You may want to be more assertive if you answer ‘yes’ to 3 or more of the questions below.

  1. Feel under-appreciated, under-valued, and not recognized for your hard work?
  2. Often find yourself quiet in situations where you wish you had said something.
  3. Ruminate and replay responses over and over in your mind?
  4. Feel conflicted between speaking up and being a decent nice person?
  5. Are you afraid of sounding mean, aggressive, or rude when you stand up for yourself?
  6. Find it hard to ask for what you want.
  7. Want to feel in control over your career and time?
  8. Miss out on opportunities at work because others don’t notice you?

Do you feel challenged by these emotions?

You may need to be more assertive if you answer ‘yes’ to 2 or more questions below.

  1. Stress
  2. Guilt
  3. Shame
  4. Hopeless
  5. Impostor syndrome
  6. Overwhelmed


Improve how you talk about yourself.

  • Pay attention to your thoughts by journaling and becoming more aware of what’s on your mind.
  • Identify any negative thoughts. For example, you might think, “I’m terrible at board meetings. I’m so awkward, and I always say the wrong thing.”
  • Challenge your negative thoughts. Think about all the board meetings where things went well. Remember how you felt and how people responded to you.
  • Replace your negative thoughts with positive ones. Tell yourself, “I do well in meetings because I’m an engaging speaker and a good listener.”

Your use of language and body language matters.

  • Maintain good posture.
  • Make eye contact if you feel comfortable doing so.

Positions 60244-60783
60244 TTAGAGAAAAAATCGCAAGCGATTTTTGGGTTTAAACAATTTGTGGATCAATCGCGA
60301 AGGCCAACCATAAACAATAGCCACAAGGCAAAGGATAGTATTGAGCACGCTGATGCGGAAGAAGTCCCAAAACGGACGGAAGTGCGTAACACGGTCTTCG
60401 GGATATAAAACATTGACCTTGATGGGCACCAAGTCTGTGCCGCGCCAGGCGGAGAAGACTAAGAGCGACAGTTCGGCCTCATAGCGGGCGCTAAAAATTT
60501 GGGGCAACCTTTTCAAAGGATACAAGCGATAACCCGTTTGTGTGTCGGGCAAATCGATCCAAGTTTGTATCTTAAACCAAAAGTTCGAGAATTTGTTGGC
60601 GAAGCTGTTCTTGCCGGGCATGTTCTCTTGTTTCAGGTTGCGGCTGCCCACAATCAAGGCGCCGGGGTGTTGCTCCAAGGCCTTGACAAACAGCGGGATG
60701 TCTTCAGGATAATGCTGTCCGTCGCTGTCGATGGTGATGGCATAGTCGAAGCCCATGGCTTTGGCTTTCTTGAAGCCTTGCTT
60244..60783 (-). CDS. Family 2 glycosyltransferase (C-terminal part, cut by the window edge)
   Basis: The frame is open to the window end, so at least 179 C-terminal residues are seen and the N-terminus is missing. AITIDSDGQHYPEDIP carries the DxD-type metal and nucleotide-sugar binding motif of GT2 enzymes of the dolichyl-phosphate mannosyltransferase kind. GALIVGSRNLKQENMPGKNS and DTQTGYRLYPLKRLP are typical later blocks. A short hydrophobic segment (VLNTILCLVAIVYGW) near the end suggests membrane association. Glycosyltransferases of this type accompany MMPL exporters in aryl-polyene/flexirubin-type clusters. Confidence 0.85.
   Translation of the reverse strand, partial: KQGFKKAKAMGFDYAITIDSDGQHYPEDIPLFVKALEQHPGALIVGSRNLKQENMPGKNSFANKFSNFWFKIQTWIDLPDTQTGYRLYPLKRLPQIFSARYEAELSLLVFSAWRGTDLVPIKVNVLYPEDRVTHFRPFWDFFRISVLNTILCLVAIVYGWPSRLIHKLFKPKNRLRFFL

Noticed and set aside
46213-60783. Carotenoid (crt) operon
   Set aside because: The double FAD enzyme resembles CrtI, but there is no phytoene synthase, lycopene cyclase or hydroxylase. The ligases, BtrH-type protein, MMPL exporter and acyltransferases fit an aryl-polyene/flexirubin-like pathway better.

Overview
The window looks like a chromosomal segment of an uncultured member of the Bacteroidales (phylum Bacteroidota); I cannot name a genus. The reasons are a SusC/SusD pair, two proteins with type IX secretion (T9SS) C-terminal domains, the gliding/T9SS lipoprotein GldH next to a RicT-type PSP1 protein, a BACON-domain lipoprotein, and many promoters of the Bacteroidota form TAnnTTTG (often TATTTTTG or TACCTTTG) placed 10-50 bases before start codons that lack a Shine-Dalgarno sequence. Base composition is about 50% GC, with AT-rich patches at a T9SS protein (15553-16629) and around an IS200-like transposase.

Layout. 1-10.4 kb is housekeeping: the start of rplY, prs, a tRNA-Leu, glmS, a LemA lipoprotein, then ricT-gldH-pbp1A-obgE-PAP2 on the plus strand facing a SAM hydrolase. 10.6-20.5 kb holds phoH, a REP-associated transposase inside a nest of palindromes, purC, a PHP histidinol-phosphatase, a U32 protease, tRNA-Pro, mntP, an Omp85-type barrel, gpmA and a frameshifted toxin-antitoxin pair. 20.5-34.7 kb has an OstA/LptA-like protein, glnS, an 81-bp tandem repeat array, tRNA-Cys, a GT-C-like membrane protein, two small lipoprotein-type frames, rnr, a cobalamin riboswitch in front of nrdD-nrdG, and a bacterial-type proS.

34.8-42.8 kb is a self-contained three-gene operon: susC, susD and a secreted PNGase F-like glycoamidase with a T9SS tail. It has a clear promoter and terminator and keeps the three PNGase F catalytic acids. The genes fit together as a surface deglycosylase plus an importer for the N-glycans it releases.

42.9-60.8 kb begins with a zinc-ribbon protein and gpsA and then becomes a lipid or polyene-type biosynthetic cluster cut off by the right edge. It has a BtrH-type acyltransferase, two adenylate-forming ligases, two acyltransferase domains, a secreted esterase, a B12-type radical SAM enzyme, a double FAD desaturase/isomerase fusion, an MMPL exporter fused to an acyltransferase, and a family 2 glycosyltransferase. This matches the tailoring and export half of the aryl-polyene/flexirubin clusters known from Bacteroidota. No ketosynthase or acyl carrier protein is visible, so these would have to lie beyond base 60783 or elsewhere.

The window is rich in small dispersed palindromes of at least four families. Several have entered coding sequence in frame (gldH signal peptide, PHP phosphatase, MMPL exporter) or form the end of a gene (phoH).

• Face the speaker when you’re listening to them.
  • Use friendly or neutral facial expressions.
  • Use confident, intentional gestures.
  • Keep your voice calm and controlled.

Be brief and stick to your point to get your message across.

  • Don’t keep adding to your message or repeating your words.
  • Write your script in advance, practice with a trusted colleague, and ask for feedback on how it sounds.
  • Try not to be distracted by excuses the other person makes. While you may acknowledge these, the key to the effectiveness of this approach is to stick to your point and get your message across.

Examples of Getting Your Point Across

👎 Instead of saying…👍 Say this instead…
There’s this thing tonight if you want to come. Not sure if you’re into it.I’m going to a concert tonight. I’d love for you to come with me if you can!
I’m usually busy on Fridays.I’m sorry, I can’t attend your party on Friday—I already have other plans.
I probably won’t get around to sending those emails today.Could you please send the emails we discussed earlier? I’m really busy right now. I appreciate it!

Communication Styles and Importance